1. gnupg – According to Debian Package Repository documentation, this package is used for secure data storage and communication and can be used to encrypt data and create digital signatures. QGIS installation alongside many other installations usually require digital signature verification, a method used to ensure authenticity of the software being installed.
  2. software-properties-common – According to the similar source as above, this package helps in allowing the user to easily manage their distribution and independent vendor software sources. At times it may be already installed in one’s operating system.

Type is the command shown below and click Enter key.

sudo apt install gnupg software-properties-common

The next procedure entails leveraging on the wget package to download and install the QGIS signing key. This will allow us to trust the QGIS installation. Copy and paste the following command in your terminal and click Enter key.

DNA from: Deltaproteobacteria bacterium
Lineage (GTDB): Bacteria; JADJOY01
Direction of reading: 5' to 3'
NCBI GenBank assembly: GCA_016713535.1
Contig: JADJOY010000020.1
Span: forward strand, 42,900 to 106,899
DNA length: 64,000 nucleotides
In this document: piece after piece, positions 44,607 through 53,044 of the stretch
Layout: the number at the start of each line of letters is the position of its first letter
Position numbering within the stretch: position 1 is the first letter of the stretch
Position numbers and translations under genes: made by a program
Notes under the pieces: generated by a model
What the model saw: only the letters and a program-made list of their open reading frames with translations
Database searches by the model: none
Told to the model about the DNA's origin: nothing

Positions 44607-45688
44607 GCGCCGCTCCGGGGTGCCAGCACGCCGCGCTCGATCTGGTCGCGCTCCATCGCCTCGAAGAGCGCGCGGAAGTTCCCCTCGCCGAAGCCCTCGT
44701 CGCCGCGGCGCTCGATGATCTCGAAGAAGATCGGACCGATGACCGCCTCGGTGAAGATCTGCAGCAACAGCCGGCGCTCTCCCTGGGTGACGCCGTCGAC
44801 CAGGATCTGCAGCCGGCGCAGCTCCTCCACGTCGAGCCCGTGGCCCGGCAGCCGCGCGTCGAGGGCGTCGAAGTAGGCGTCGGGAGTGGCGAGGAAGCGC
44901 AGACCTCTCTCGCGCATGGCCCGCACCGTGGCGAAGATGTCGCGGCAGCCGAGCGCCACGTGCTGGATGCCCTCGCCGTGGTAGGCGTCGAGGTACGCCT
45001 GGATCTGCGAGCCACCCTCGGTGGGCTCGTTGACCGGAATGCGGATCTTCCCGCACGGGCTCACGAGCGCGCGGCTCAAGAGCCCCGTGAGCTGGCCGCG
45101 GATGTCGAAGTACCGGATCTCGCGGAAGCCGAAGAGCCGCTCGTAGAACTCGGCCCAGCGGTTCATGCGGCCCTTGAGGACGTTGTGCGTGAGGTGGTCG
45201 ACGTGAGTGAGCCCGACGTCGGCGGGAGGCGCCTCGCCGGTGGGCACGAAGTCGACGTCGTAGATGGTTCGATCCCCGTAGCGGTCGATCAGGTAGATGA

wget -qO - | sudo gpg --no-default-keyring --keyring gnupg-ring:/etc/apt/trusted.gpg.d/qgis-archive.gpg --import

download gnupg keyAfter  running the command, the progress appears in the terminal as shown below.  Note the second and third last lines indicating that a total of 1 key has been processed and installed and this is the signing key.

The next procedure entails allowing read only permission to the QGIS signing key which leverages on the chmod command. The ‘a’ stands for User who is the owner of the file, the “+” sign grants the permissions (meaning grant permission), the ‘r’ stands for the read permission. Therefore in summary the following command assigns read permissions to all the users and groups to QGIS signing key.  For details on this refer here. Copy and paste the following command in the terminal and click Enter.

sudo chmod a+r /etc/apt/trusted.gpg.d/qgis-archive.gpg

In the next procedure we will be installing QGIS Server and the terminal will come in handy.

Installing QGIS Server